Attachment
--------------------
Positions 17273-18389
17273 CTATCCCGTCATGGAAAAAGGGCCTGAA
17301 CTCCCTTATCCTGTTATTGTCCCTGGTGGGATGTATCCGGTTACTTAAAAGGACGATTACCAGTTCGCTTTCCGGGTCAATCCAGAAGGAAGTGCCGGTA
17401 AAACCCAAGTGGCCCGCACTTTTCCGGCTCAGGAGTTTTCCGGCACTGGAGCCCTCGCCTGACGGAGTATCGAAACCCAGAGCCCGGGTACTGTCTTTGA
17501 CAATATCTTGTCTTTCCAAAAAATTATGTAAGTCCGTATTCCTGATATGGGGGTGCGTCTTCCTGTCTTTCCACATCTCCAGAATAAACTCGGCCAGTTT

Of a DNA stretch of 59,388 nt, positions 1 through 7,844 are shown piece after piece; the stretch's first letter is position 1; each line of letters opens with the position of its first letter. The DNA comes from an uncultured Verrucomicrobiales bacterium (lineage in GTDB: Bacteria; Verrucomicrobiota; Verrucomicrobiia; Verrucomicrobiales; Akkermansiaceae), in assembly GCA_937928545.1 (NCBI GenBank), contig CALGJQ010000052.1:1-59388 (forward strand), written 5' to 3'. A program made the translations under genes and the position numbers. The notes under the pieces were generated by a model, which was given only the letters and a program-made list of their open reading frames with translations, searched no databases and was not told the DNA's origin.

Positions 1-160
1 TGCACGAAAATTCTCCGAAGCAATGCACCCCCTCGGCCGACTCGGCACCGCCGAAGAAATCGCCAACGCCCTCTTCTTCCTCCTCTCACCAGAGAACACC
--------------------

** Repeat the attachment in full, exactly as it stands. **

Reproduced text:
Positions 17273-18389
17273 CTATCCCGTCATGGAAAAAGGGCCTGAA
17301 CTCCCTTATCCTGTTATTGTCCCTGGTGGGATGTATCCGGTTACTTAAAAGGACGATTACCAGTTCGCTTTCCGGGTCAATCCAGAAGGAAGTGCCGGTA
17401 AAACCCAAGTGGCCCGCACTTTTCCGGCTCAGGAGTTTTCCGGCACTGGAGCCCTCGCCTGACGGAGTATCGAAACCCAGAGCCCGGGTACTGTCTTTGA
17501 CAATATCTTGTCTTTCCAAAAAATTATGTAAGTCCGTATTCCTGATATGGGGGTGCGTCTTCCTGTCTTTCCACATCTCCAGAATAAACTCGGCCAGTTT

Of a DNA stretch of 59,388 nt, positions 1 through 7,844 are shown piece after piece; the stretch's first letter is position 1; each line of letters opens with the position of its first letter. The DNA comes from an uncultured Verrucomicrobiales bacterium (lineage in GTDB: Bacteria; Verrucomicrobiota; Verrucomicrobiia; Verrucomicrobiales; Akkermansiaceae), in assembly GCA_937928545.1 (NCBI GenBank), contig CALGJQ010000052.1:1-59388 (forward strand), written 5' to 3'. A program made the translations under genes and the position numbers. The notes under the pieces were generated by a model, which was given only the letters and a program-made list of their open reading frames with translations, searched no databases and was not told the DNA's origin.

Positions 1-160
1 TGCACGAAAATTCTCCGAAGCAATGCACCCCCTCGGCCGACTCGGCACCGCCGAAGAAATCGCCAACGCCCTCTTCTTCCTCCTCTCACCAGAGAACACC